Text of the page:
• Vaccinations: All Duke undergraduate, graduate and professional students must present proof of vaccination in order to attend classes and other campus activities this Fall. All faculty and staff are expected to present proof of vaccination by September 1. Students, faculty and staff may apply for a medical or religious exemption. Individuals granted medical or religious exemptions will be subject to daily symptom monitoring, regular testing, masking and other protocols applicable to those who have not been vaccinated.
  • Testing: All students will be tested upon arrival at Duke and must then participate in weekly surveillance testing regardless of their vaccination status. All students who have obtained an exemption from vaccination will be required to participate in surveillance testing twice a week. Faculty and staff who have not been vaccinated will be required to participate in surveillance testing once per week. The testing schedule for each group is based on the number of interactions they are likely to have that could lead to the transmission of COVID-19. Students tend to live in congregate settings and will likely have substantially more interactions than faculty and staff.
  • Symptom Monitoring: Fully vaccinated faculty, staff, and students will not be required to complete daily symptom monitoring. Anyone who has not been vaccinated, regardless of the circumstances, will be required to complete daily symptom monitoring.
  • Masking: Fully vaccinated faculty, staff and students will not be required to wear a mask in most indoor areas effective July 1. Because masks are still required in certain settings – including health care facilities, buses and shuttles on campus, and childcare centers – everyone should have a mask ready and available if needed. Also, please respect anyone who chooses to continue wearing masks as a means to prevent exposure to themselves or loved ones. Faculty, staff, and students who have not been vaccinated will be required to wear a mask indoors at all times. Masks will be provided to all students as part of the initial testing program.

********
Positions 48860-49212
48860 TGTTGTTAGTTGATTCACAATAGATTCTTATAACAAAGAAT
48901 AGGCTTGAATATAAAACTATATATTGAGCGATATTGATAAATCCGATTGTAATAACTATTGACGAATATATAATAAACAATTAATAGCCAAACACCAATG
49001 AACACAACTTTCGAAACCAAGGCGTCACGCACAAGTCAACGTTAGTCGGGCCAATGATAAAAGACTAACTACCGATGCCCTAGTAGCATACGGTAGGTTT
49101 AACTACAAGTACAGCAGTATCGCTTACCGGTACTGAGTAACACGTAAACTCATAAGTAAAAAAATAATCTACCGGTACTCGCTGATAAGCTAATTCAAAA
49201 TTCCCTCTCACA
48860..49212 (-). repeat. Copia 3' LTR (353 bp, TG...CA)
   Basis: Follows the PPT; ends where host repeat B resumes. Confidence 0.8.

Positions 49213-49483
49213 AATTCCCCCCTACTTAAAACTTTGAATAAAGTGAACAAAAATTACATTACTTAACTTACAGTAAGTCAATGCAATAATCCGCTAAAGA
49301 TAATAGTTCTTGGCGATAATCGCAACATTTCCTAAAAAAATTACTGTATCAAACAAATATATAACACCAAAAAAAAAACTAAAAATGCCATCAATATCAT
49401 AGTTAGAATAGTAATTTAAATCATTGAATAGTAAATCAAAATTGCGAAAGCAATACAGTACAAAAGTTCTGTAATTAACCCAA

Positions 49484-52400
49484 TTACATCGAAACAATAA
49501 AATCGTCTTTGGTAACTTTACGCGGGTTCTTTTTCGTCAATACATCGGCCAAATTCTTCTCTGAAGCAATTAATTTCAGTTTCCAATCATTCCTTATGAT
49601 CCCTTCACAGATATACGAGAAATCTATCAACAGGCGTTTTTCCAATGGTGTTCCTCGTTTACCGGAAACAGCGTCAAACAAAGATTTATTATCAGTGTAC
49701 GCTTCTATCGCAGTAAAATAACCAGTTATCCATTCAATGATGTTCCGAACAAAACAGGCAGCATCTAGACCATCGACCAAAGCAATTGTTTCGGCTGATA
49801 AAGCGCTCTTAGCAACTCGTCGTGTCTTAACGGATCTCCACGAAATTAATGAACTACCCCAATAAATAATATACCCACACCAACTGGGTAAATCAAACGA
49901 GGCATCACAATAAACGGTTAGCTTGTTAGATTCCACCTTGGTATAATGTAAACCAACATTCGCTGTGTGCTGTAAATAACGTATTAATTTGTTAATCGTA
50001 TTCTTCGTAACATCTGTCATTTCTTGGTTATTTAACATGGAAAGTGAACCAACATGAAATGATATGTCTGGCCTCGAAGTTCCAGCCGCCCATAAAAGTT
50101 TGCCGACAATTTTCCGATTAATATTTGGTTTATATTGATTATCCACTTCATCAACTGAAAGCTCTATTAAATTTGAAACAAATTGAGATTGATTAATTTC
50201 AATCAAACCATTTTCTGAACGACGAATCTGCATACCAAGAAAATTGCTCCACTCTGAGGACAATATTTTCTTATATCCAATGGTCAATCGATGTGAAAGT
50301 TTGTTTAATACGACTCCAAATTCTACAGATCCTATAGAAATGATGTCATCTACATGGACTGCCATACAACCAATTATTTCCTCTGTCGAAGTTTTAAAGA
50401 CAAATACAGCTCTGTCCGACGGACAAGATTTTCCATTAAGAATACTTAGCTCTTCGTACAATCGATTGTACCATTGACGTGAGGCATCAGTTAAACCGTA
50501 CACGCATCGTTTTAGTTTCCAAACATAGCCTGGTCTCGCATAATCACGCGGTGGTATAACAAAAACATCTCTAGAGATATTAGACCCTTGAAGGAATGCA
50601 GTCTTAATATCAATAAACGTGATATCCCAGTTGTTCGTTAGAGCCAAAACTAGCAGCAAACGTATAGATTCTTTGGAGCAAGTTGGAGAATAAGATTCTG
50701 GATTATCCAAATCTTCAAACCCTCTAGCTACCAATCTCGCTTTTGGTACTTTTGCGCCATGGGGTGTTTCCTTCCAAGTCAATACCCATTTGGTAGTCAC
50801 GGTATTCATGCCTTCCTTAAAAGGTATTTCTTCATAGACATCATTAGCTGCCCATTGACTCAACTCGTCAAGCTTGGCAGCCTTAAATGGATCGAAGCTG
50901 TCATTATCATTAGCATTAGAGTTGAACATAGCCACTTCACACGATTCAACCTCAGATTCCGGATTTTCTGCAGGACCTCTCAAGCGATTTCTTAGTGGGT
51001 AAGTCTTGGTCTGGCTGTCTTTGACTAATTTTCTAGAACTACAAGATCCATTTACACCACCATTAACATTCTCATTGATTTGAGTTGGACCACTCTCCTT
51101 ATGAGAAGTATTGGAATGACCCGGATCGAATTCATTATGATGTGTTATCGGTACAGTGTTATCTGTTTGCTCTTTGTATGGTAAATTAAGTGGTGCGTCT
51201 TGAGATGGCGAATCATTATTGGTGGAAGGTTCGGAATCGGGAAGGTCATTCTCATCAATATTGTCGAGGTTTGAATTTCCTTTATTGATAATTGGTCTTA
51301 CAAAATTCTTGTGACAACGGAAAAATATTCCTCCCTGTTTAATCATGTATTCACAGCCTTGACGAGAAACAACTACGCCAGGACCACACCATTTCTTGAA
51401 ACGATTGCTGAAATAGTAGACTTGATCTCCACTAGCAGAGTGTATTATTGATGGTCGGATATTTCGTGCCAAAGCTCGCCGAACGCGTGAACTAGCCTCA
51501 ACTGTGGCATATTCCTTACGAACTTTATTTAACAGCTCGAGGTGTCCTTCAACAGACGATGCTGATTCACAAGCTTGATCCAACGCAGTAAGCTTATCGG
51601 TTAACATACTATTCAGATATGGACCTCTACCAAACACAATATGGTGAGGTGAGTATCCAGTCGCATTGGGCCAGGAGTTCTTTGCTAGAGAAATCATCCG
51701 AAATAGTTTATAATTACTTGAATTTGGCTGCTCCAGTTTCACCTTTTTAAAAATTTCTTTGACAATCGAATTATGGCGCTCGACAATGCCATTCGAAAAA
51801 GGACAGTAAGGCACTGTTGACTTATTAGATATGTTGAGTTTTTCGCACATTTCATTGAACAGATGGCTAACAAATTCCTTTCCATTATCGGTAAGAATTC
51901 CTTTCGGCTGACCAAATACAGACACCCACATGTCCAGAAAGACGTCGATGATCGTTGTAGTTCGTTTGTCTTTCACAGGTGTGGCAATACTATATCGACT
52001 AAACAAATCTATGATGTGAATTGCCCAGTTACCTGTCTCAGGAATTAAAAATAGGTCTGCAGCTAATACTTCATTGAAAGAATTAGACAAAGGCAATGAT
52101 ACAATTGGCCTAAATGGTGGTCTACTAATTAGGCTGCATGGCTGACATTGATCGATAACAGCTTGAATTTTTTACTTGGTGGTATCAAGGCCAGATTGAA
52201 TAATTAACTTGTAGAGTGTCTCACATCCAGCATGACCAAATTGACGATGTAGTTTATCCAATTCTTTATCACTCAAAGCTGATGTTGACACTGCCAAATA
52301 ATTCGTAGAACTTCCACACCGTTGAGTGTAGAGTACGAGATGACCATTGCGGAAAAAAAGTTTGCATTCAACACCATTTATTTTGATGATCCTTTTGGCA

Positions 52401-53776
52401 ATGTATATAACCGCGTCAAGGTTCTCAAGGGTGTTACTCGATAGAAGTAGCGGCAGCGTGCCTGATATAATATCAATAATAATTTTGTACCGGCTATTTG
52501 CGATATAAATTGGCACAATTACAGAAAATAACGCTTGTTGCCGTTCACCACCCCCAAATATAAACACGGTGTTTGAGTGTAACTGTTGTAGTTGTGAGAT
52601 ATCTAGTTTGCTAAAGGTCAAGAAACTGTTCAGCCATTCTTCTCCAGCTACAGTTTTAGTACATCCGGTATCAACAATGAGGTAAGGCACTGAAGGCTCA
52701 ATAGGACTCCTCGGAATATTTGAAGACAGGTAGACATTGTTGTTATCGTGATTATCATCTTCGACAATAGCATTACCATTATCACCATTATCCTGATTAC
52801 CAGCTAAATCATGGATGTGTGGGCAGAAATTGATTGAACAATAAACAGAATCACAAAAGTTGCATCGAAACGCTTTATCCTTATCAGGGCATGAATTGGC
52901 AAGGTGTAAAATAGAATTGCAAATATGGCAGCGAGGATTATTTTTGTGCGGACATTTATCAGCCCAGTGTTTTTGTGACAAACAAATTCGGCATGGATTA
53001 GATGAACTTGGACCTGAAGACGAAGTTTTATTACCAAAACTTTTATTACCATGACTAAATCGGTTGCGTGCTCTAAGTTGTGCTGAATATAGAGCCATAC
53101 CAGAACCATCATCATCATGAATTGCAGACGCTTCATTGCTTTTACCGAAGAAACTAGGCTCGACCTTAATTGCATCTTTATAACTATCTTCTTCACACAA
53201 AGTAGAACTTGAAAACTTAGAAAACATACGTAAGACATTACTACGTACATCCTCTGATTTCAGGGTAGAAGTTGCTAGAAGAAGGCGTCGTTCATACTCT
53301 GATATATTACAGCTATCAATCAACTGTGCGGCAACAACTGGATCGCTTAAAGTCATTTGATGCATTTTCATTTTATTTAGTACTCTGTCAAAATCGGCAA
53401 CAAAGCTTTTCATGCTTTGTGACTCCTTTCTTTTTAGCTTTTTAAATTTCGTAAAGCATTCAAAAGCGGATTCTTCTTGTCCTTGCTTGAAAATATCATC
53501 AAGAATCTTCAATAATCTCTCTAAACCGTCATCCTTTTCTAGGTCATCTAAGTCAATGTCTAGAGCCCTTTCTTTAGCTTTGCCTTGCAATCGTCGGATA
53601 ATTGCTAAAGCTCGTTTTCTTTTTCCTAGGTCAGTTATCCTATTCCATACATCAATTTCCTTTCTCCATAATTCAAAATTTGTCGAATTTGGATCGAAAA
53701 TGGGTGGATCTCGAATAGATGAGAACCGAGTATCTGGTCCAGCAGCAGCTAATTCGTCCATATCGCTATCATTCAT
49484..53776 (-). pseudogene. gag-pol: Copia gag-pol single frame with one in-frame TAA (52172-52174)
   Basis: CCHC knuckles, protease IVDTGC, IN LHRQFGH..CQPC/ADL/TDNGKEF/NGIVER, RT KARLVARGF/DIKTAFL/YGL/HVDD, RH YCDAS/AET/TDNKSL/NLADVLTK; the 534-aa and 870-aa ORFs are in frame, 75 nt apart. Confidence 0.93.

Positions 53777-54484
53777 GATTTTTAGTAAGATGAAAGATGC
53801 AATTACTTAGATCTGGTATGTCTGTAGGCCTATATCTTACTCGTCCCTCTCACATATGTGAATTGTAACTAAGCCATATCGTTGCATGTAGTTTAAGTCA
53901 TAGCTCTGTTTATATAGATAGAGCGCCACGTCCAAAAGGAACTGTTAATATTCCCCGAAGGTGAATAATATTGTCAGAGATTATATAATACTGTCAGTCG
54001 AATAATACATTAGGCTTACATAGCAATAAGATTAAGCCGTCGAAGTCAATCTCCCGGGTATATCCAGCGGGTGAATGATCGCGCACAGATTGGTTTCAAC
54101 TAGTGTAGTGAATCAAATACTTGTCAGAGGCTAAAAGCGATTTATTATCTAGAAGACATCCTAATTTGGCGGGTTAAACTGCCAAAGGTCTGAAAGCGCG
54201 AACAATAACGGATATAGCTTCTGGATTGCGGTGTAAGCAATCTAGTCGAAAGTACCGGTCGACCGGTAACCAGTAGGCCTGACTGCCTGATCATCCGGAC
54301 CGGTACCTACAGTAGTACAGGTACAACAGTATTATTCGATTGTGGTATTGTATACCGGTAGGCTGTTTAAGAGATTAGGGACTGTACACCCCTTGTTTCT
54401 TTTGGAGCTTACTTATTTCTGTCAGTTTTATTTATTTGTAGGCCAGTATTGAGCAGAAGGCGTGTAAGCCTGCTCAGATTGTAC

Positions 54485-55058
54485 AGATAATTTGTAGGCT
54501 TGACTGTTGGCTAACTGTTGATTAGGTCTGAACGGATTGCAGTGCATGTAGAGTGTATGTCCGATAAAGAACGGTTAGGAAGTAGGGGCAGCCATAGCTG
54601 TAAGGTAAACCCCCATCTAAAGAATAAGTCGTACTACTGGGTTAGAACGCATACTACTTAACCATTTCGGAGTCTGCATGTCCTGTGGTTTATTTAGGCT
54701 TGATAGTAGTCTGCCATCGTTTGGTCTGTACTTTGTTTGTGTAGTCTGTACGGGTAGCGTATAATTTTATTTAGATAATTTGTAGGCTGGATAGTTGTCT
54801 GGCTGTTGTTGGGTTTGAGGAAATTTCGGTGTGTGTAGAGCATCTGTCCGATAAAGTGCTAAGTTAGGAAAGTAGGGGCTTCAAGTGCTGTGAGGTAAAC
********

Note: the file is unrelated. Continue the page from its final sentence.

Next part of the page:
• Social Distancing: Social distancing is no longer required on campus, though distancing is still recommended for those who are not vaccinated.
  • Flu Vaccination: All members of the Duke community will be expected to participate in the annual flu vaccine program.

We will continue to assess our COVID protocols and test results as the semester progresses to determine whether it is safe to further ease restrictions.

With your participation and support, Duke has led the way back from this pandemic. Your perseverance, creativity and sheer will to overcome the many challenges that confronted us reflects the best of Duke and will define our future.

Sally Kornbluth,
Provost and Jo Rae Wright University Professor

Kyle Cavanaugh,
Vice President, Administration

Duke Community Standards

Dear Incoming MEM Students,